• Clinical programs: There are various point solutions that specifically address certain categories of healthcare, such as maternity care, cancer, dialysis, etc. Employers should review their actual and expected high-cost claims data and determine if one or multiple clinical programs would effectively manage their high-cost claims. Specialized point solutions are generally more impactful for controlling the costs of a diagnosis or disease category than utilization management or case management. 
  • Centers of excellence: Employers can partner with a center of excellence for a specific procedure or disease. A center of excellence is defined as a healthcare institution specializing in a particular medical area based on having a high concentration of expertise and the ability to deliver treatment in a comprehensive, interdisciplinary fashion. If employers can encourage their plan participants to receive treatment at a center of excellence (either through education or financial incentives), it should result in a reduction in claims and an improvement in health outcomes.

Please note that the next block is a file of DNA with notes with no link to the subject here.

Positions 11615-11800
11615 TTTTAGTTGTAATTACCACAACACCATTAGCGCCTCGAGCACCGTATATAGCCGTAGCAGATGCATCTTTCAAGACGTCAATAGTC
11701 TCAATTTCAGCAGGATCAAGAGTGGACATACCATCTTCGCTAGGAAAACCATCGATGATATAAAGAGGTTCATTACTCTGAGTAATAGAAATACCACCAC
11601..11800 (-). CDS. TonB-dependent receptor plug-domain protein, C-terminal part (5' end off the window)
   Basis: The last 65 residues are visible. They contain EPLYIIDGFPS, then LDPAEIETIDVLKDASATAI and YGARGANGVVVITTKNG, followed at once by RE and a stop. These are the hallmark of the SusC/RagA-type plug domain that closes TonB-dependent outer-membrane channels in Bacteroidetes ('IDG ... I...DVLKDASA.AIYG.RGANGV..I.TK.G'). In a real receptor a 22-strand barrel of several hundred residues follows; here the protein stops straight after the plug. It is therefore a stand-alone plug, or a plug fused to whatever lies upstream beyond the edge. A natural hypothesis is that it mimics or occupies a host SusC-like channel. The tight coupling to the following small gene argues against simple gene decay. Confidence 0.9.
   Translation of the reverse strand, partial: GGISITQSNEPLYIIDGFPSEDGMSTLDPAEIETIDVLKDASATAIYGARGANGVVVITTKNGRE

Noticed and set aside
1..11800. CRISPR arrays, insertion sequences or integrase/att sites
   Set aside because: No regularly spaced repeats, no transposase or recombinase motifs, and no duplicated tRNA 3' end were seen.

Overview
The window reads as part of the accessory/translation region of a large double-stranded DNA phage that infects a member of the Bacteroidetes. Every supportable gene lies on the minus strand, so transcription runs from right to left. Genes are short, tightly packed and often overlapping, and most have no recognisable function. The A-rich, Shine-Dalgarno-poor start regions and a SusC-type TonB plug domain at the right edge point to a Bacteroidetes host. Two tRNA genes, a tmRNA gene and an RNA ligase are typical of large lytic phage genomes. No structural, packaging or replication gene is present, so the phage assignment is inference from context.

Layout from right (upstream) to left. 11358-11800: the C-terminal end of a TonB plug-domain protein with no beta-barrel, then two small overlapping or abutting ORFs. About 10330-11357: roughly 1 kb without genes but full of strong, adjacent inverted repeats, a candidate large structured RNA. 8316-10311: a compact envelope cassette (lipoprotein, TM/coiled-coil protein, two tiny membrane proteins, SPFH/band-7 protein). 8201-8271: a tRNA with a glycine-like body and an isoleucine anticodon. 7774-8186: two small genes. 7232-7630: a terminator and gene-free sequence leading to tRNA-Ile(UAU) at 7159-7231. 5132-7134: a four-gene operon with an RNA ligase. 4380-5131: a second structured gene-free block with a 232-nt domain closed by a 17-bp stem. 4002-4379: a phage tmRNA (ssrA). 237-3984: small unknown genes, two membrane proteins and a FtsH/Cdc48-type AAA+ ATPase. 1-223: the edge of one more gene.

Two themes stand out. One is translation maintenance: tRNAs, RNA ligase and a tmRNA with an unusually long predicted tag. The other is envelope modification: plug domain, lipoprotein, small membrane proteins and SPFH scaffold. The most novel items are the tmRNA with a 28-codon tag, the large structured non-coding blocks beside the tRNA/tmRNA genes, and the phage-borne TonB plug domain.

Preventive Care

  • Promoting preventive care: Employers should consider promoting preventive care to their employees. While an increase in preventive utilization will not immediately impact high-cost claims, it could pay dividends in the long term, as a patient who does not receive preventive services will create gaps in care and have an increased likelihood of a future high-cost claim. Employers can utilize financial incentives, offer time off for wellness visits and exams, and increase employee education to encourage preventive use. Improved preventive care is directly correlated with early diagnoses, which will reduce high-cost claims.
  • Promoting mental health support: Mental health can be considered a subset of preventive care. The employee population’s mental well-being is crucial for not only maintaining overall population health but also reducing absenteeism and presenteeism, which would not necessarily impact healthcare costs but almost certainly have an impact on overall business costs. Employers are required under the Mental Health Parity and Addiction Equity Act (MHPAEA) to offer mental health benefits comparable to the medical benefits they offer, but promoting mental health support would take that a step further. Employers can engage in employee communication campaigns and/or partner with a third-party mental health vendor to ensure their employees are getting the mental care that they need.